As a kid I used to love comics. Almost anything put out by Marvel, from The Avengers to Dr. Strange, were read and re-read by myself and my older brother. We weren’t the collector types; there wasn’t a plastic sleeve to be found in our house; comics were to be read and enjoyed. Our parents were suitably appalled, that their otherwise well-read sons could devote so much time, and money, to reading comics.
Around the time we stopped buying seriously, 1980, comics were just beginning to enter into the graphic novel era. It was still long before the days of people like Neil Gaiman, but large format issues featuring stalwarts of the Marvel and DC Universes were starting to appear. Some were merely omnibus collections of a particular sequence of comics gathered together, but some were stories specifically written and drawn for the larger and more in-depth format.
Since Marvel brought out Spiderman in the early sixties, comics had begun to move away from the one-dimensional heroes of the forties and fifties. The graphic novel, with its full-length story and fully developed character, was the next logical step in that evolution. I seriously doubt that anybody at that time could have predicted that they would ever be anything more than glorified comics.
But with “serious” writers like Neil Gaiman not only adapting their work to the form, but writing directly for it, publishers, who ten years ago might have turned their noses up at the idea, have jumped on the bandwagon. Unlike other instances in popular culture where mainstream involvement has meant the watering down of quality to suit the needs of mass consumption, graphic novels have continued to evolve, tackling new and more complicated subject matter.
One of the best examples in recent history has been Marjane Satrapi’s excellent autobiographical series about coming of age in Iran. Originally published in two parts, and now a full-length feature film of the same name, The Complete Persepolis, published in Canada by Random House Canada through its Pantheon imprint, gathers the whole story together in one volume.
Starting in 1979, the year that the Shah of Iran was overthrown in a popular uprising, Persepolis not only tells Marjane’s story, but the story of Iran. From Marjane’s father and her own studies, we learn the history of this unique country that lies between the Arab world and Asia. Throughout its history, whether as Persia or Iran, the country was constantly under attack and being invaded by one foreign power after another. After World War Two, the father of the last Shah of Iran led a revolt sponsored by the British in return for allowing them access to Iranian Oil. Instead of the republic that most people had hoped for, they merely replaced one dictator for another.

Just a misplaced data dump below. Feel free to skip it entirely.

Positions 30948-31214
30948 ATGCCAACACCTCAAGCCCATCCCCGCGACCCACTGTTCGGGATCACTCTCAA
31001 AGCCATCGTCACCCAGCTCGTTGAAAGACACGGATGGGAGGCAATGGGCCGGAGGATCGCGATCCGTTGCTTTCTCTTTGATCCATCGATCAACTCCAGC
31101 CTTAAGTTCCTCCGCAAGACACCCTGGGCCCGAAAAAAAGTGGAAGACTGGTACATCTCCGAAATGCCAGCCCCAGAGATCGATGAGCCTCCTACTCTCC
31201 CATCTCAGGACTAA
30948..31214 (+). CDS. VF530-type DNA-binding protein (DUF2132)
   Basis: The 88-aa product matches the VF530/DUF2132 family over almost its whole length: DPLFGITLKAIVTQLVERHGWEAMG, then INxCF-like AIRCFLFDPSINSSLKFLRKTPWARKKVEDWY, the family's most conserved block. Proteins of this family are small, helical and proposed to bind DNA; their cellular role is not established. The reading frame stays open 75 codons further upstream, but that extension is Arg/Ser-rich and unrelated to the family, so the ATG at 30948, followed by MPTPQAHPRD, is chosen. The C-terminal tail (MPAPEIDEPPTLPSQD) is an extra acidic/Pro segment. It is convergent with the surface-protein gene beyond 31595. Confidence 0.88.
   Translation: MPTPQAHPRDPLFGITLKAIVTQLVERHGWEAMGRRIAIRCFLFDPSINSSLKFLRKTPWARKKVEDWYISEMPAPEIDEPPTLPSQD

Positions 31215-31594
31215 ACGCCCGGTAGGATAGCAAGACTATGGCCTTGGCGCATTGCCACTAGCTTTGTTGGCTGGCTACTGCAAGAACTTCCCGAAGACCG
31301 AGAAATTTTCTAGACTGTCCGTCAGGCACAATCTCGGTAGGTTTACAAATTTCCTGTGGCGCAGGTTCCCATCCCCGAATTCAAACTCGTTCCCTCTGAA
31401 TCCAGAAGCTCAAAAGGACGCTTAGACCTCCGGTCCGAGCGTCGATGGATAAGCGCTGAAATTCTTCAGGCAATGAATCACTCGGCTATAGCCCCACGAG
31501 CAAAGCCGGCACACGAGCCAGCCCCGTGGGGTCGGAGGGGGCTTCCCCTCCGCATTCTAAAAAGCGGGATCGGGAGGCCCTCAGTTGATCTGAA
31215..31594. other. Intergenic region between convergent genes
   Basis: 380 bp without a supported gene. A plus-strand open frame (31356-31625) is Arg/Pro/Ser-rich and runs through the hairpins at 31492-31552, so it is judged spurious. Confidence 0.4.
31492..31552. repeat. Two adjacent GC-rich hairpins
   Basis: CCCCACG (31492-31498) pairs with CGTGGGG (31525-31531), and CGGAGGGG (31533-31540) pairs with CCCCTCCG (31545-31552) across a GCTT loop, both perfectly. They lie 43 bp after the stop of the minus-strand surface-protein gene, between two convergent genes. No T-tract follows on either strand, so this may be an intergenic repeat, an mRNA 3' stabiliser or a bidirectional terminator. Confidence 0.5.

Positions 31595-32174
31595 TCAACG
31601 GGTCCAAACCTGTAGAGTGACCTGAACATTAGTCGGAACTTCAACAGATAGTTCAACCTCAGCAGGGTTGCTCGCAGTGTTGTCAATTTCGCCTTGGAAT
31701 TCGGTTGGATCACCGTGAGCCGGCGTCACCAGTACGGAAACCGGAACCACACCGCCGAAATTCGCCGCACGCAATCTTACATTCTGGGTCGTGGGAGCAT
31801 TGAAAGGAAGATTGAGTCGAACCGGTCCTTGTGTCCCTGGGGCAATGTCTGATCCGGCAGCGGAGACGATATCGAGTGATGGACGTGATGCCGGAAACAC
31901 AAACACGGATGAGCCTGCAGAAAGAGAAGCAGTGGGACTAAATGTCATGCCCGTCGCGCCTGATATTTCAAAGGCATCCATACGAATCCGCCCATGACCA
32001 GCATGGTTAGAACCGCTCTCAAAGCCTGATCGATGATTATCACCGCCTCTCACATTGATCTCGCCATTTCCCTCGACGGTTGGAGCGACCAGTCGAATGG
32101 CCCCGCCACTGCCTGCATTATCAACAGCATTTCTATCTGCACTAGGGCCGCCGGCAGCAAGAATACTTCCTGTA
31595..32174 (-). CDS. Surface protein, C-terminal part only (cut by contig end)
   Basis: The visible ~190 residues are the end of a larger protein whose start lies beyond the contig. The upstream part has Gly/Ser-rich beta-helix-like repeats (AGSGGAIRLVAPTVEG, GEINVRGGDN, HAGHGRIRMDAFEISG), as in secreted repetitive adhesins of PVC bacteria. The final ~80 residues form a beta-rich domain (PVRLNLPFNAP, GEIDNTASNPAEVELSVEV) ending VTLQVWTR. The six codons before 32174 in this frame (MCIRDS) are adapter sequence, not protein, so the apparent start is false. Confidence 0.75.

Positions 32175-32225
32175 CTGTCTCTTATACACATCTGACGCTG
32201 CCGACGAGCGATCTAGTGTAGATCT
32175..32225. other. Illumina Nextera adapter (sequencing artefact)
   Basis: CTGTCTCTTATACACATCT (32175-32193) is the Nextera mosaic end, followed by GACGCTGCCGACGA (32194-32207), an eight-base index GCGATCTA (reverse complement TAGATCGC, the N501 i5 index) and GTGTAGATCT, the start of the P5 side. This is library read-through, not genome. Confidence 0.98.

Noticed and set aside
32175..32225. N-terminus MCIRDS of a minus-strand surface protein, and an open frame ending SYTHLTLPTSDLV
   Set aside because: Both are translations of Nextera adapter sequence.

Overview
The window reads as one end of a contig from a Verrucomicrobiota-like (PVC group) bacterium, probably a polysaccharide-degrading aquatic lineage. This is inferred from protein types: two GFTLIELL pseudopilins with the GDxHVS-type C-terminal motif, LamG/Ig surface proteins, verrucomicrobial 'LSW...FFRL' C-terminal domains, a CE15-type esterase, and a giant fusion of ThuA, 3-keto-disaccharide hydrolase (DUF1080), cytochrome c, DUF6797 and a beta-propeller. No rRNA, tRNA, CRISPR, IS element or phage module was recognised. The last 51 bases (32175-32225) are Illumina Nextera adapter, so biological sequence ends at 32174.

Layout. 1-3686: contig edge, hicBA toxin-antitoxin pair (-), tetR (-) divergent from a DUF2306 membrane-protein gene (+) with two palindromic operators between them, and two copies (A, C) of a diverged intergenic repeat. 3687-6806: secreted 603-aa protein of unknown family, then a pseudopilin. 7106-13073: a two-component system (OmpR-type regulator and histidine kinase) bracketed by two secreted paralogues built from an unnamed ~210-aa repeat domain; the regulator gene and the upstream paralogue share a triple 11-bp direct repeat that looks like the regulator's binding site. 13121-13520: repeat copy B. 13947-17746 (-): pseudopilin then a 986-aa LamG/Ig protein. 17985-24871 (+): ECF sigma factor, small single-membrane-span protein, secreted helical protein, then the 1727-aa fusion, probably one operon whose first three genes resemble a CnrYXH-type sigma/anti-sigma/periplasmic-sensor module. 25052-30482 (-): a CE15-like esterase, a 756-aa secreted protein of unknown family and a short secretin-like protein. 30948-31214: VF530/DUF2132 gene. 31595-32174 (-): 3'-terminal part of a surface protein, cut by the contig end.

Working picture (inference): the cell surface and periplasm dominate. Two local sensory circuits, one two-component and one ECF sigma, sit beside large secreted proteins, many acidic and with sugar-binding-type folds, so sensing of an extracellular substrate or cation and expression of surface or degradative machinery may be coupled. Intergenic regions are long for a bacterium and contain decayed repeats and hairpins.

The uprising in 1979 started as a popular rebellion against the tyranny of the Shah, but was corrupted. A great many of those who helped ensure its success ended up imprisoned, tortured, and eventually executed by the new regime. Any chance that there might have been for the overthrow of the religious leadership was quashed by the American-sponsored Iraqi invasion, as those in power seized upon it as an opportunity to quash what remained of the opposition. Political prisoners were given two choices – die on the front lines as cannon fodder or be executed. After eight years of war, nothing was accomplished save for the deaths of close to a million Iranians, ensuring the elimination of any opposition to the religious authorities.
Primarily though, this is the story of Marjane from the time she was ten, until her early twenties. We see how in the early days of the revolution people protested against women being forced to wear veils and the oppressive nature of the new order. Marjane’s parent’s were among those who demonstrated and hoped that things would improve. But as the war with Iraq intensified and conditions worsened, they decided to send Marjane to school in Austria.